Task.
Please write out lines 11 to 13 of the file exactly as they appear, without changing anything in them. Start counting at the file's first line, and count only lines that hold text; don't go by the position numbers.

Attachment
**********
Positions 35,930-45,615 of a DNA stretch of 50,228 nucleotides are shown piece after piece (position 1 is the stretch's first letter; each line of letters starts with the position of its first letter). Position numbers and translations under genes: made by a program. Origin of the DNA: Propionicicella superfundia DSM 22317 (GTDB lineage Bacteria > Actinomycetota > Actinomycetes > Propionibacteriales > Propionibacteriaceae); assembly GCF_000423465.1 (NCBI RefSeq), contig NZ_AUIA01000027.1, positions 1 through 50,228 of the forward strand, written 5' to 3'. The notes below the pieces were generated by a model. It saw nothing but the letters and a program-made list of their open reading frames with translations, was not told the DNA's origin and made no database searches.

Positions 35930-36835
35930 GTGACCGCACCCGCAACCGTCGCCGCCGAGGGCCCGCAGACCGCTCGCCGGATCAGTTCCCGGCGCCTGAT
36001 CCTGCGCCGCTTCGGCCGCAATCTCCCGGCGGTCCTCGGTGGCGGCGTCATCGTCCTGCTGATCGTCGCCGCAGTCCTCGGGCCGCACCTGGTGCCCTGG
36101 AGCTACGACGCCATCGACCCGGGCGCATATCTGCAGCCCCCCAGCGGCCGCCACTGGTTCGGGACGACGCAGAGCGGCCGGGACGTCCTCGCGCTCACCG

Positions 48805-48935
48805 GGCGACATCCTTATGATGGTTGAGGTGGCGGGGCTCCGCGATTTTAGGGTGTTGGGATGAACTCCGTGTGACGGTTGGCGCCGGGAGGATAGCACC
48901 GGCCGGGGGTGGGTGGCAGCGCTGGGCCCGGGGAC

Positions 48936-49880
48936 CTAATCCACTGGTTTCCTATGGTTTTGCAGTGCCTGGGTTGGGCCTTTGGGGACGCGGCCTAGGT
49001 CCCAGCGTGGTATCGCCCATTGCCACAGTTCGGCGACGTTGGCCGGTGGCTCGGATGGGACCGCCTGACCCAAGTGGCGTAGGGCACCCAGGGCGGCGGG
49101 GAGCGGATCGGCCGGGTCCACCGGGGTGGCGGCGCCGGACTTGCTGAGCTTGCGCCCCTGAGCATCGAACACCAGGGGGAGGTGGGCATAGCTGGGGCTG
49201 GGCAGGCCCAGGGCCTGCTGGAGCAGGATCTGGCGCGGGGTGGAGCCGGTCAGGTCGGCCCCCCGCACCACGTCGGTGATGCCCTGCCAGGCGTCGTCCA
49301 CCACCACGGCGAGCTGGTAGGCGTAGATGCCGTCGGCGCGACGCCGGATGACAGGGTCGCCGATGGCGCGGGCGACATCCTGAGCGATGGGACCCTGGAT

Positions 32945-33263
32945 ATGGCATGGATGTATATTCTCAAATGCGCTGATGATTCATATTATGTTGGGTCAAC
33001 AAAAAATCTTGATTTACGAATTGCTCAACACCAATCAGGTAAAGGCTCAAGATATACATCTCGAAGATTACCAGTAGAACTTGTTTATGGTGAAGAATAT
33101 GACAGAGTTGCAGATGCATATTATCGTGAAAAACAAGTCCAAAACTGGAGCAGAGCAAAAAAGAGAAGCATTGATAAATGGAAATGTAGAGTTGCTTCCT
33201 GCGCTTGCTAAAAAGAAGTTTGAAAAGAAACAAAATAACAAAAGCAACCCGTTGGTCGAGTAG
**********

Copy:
49001 CCCAGCGTGGTATCGCCCATTGCCACAGTTCGGCGACGTTGGCCGGTGGCTCGGATGGGACCGCCTGACCCAAGTGGCGTAGGGCACCCAGGGCGGCGGG
49101 GAGCGGATCGGCCGGGTCCACCGGGGTGGCGGCGCCGGACTTGCTGAGCTTGCGCCCCTGAGCATCGAACACCAGGGGGAGGTGGGCATAGCTGGGGCTG
49201 GGCAGGCCCAGGGCCTGCTGGAGCAGGATCTGGCGCGGGGTGGAGCCGGTCAGGTCGGCCCCCCGCACCACGTCGGTGATGCCCTGCCAGGCGTCGTCCA